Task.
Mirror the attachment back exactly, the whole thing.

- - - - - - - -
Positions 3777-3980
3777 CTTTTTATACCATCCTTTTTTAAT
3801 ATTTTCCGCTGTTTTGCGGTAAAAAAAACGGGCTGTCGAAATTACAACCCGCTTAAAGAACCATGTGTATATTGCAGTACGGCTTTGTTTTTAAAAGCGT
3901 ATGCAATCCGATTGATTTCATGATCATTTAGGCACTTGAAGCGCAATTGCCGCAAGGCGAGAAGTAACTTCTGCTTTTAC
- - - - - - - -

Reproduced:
Positions 3777-3980
3777 CTTTTTATACCATCCTTTTTTAAT
3801 ATTTTCCGCTGTTTTGCGGTAAAAAAAACGGGCTGTCGAAATTACAACCCGCTTAAAGAACCATGTGTATATTGCAGTACGGCTTTGTTTTTAAAAGCGT
3901 ATGCAATCCGATTGATTTCATGATCATTTAGGCACTTGAAGCGCAATTGCCGCAAGGCGAGAAGTAACTTCTGCTTTTAC